Fiscal turbo replaces lame duck Trump

Posted 15 January 2021

As we wrote last week, there is a broad consensus that this year will see a strong economic rebound as mass vaccinations finally put an end to pandemic – even if we have to wait until the second half of the year to see it. Ahead of next Wednesday’s inauguration of Joe Biden’s as the 46th President of the United States, there is also a widespread expectation that the new administration will usher in a more sustained recovery than the faltering US growth displayed over the last quarter of 2020. The hope is that Biden will be able to deliver on his campaign promises of substantial but also structurally beneficial fiscal stimulus. If he can, it would amount to a rebuilding of US crumbling infrastructure towards a better, greener future. Some even see this as the opportunity for a re-run of Franklin D Roosevelt’s New Deal, credited with having put an end to the crippling depression of the 1930s.

The Biden administration’s announcement on Thursday of an immediate fiscal support programme worth an additional $1.9 trillion confirmed these expectations. This explains why US and global stocks saw another week of positive returns, despite the fight against the COVID pandemic increasingly hampering economic activity everywhere. The $1.9 trillion programme does not contain any notable elements of fiscal investment into sustainable infrastructure, focusing instead on overcoming the household and business income gap that lockdowns are inflicting, and on ramping up vaccination to a huge scale. The (potentially more contentious) investment plan will only come in February. While the markets might want to see that right away, the deal on the table allows for rapid bipartisan approval now, and consensus-building later.

The step-change compared to last quarter is that US policy is no longer paralysed by Donald Trump’s erratic and divisive leadership, and there is a palpable sense of urgency for immediate action from the incoming administration. And, compared to what we expected they could deliver last year, the events of last week have increased such action significantly. The surprise attainment of a majority in the Senate by the Democratic Party, together with Trump’s behaviours making him (and the Republican Party’s operational leadership to some extent) unpalatable for much of the  centre-right US electorate, have vastly increased the Biden administration’s policy power and ability to execute.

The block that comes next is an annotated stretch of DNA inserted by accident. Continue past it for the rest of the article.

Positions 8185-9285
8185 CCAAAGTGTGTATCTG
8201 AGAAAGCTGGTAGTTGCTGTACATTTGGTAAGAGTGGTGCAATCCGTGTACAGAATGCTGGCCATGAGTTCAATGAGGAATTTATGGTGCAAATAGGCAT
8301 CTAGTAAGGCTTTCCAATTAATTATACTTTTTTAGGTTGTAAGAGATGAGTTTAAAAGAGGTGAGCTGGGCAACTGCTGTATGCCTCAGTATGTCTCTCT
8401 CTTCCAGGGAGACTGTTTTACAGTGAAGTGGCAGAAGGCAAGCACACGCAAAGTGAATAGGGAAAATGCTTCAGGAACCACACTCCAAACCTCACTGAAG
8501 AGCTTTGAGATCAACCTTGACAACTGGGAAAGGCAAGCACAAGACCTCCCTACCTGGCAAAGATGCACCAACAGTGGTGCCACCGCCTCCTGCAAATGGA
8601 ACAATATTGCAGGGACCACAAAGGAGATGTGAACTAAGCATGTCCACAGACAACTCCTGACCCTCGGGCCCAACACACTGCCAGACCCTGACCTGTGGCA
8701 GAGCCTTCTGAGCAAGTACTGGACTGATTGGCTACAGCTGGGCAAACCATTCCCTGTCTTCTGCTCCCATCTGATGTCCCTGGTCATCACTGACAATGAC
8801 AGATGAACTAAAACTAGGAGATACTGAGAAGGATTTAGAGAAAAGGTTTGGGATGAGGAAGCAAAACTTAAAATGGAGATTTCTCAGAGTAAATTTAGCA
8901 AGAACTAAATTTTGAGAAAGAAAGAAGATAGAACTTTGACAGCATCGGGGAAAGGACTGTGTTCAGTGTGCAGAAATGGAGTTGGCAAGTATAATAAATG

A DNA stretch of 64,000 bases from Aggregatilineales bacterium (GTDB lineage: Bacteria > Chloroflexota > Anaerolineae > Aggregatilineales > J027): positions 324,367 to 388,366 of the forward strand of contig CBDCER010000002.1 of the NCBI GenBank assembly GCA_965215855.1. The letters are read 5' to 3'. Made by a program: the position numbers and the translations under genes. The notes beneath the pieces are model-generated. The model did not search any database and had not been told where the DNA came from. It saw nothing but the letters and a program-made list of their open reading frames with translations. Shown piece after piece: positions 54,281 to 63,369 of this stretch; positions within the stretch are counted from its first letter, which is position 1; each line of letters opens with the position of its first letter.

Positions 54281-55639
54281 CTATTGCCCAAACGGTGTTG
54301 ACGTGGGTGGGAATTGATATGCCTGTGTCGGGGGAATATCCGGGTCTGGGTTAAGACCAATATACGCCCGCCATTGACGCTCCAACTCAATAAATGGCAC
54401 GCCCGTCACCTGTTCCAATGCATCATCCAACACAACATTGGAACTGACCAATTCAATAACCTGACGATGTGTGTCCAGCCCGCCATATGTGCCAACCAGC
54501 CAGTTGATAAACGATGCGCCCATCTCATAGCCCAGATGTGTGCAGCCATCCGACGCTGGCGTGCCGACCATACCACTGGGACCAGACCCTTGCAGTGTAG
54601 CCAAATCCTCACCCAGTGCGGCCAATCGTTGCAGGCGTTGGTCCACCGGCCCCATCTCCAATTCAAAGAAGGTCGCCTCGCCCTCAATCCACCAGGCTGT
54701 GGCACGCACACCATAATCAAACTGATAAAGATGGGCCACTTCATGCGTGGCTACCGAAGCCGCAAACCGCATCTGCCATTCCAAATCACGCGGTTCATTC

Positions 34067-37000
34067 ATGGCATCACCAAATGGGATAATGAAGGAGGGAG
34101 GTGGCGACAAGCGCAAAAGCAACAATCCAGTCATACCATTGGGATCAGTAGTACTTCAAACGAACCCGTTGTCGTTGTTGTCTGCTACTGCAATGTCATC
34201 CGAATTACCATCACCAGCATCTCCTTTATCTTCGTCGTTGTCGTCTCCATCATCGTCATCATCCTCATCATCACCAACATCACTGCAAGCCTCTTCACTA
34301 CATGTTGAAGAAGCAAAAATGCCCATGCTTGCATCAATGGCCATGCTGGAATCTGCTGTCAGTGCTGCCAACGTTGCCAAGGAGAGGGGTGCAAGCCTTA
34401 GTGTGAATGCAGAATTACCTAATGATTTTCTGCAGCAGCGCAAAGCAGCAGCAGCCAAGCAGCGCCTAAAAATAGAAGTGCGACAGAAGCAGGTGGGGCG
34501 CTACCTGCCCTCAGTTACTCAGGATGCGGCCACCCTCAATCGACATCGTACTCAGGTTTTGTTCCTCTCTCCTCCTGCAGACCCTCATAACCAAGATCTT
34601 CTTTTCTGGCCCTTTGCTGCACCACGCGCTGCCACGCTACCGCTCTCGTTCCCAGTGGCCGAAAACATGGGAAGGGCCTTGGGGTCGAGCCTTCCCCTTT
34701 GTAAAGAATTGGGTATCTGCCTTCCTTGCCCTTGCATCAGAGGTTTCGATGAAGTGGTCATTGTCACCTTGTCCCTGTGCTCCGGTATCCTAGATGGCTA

From a UK perspective, this change is comparable to the improvement in political momentum between Theresa May’s and Boris Johnson’s governments following the Conservative Party’s landslide election win in December 2019. Except that there is one crucial difference – Biden knows how to ‘be president’, having played an integral role in President Obama’s administration. The first 100 days of the incoming president promise to be more dynamic than previous changeovers of US government. It should make a welcome change to the stifling inertia and lack of effective policy response that marred US policy since the pandemic landed last March, which made Trump increasingly insecure about his unpopularity amid the looming economic downturn.
From this angle there is further upside potential to come from Biden’s medium-term policy portfolio, and this week’s announcements mean that his administration is off to a good start. Unfortunately, elsewhere the near-term picture is not quite as unanimously positive.

The UK is grappling with the worst second wave public health pressures of anywhere in Europe, at the same time as attempting to bed down the post-Brexit trade framework. We suggested before Christmas that both sides would be well advised to delay implementation of the trade deal’s measures for long enough to allow businesses to prepare, given the last-minute agreement had left no time to do this in an orderly fashion. Not surprisingly, the UK stock market lagged its global peers once again. However, with a strong rebound of growth, and potentially a green infrastructure rebuilding effort around the world firmly on the 2021 horizon, UK stocks may still come good in the near term. The UK market’s domination of distinctly cyclical sectors and global companies, together with having been unloved because of Brexit uncertainties, is making investments in UK large caps (FTSE100) still one of the more promising likely sources of portfolio returns during 2021.

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